Anthony Robert Regnier says when he ran to the gate of his home after hearing a man with a dog yelling at him, he didn’t know it was a canine officer calling for him to stop.
As he unlatched his gate, he felt a dog pounce on him, knock him into his yard and bite both his legs, he told a provincial court judge on Thursday.
“What did I do to deserve this?” Regnier said during the continuation of his trial.
He testified that he did not order his three dogs — one purebred pit bull and two mixed-breed pit bulls — to attack the officer and his dog. The dogs must have been let out of his garage and attacked out of an instinct to protect their owner, he said, adding the animals could have escaped if one of his friends opened the garage door to see what was going on.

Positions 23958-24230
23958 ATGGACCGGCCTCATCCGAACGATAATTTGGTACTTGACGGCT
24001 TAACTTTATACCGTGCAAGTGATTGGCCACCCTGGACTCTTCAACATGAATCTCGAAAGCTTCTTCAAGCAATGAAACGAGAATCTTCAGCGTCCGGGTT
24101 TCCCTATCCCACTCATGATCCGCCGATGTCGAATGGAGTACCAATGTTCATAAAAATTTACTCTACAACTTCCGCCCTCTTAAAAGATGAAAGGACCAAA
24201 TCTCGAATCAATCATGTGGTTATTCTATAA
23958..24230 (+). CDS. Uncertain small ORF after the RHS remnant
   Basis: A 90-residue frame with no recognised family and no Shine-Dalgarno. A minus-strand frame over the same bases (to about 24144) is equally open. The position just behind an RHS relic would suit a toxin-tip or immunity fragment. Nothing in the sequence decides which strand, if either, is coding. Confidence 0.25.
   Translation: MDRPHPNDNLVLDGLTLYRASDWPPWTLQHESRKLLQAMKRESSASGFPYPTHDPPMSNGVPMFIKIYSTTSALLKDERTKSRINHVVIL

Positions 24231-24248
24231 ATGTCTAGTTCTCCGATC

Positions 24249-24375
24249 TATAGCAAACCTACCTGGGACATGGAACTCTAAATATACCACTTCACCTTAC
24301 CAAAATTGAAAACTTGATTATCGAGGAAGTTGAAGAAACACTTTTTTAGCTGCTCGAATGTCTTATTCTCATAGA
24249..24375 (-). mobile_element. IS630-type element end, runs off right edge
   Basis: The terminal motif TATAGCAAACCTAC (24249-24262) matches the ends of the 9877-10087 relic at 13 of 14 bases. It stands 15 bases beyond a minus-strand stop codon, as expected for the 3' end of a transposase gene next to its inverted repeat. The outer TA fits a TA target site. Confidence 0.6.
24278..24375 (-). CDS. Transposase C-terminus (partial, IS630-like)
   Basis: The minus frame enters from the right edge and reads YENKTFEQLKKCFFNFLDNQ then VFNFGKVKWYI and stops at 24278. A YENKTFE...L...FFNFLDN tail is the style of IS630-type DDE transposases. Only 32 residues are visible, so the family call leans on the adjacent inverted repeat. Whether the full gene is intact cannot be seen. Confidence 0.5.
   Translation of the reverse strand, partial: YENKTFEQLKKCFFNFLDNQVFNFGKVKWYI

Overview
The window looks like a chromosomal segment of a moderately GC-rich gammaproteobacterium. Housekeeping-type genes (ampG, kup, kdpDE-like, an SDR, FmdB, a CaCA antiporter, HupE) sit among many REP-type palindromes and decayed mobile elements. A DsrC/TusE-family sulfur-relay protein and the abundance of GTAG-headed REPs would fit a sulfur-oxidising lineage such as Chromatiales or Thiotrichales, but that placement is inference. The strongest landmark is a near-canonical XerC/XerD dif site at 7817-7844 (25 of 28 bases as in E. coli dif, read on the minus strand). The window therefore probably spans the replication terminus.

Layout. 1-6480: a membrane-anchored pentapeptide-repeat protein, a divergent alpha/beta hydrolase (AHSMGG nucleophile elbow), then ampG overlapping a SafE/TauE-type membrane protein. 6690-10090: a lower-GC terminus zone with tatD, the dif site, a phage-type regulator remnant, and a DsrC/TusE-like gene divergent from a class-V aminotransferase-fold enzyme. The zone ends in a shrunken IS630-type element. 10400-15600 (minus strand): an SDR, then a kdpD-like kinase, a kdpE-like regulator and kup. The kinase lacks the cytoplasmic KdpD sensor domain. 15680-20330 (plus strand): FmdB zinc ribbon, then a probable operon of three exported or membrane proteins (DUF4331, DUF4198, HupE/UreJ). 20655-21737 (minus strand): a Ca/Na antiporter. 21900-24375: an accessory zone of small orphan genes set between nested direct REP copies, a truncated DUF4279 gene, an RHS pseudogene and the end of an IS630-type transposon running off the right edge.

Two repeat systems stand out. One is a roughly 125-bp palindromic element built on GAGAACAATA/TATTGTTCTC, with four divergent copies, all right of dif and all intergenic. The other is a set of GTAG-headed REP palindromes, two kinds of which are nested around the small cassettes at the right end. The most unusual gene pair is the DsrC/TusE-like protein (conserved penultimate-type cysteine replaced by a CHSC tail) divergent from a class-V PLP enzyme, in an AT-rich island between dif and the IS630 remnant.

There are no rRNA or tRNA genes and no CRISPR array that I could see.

Regnier, 54, is charged with assaulting a peace officer with a weapon. The weapon in this case was his animals, one of which had been designated a “dangerous dog,” Crown prosecutor Cory Bliss told court.
When the trial began in April, court heard police initiated a dog track on Aug. 2, 2015 after a stolen SUV they were chasing crashed at the intersection of Avenue C South and 19th Street.
The canine officer, Const. Edward Panamaroff, testified his dog, Kato, picked up a scent in an alley backing Avenue C. It led them to 17th Street and Avenue G South, where Panamaroff said he saw two people matching the description of the suspects.
He said he told them…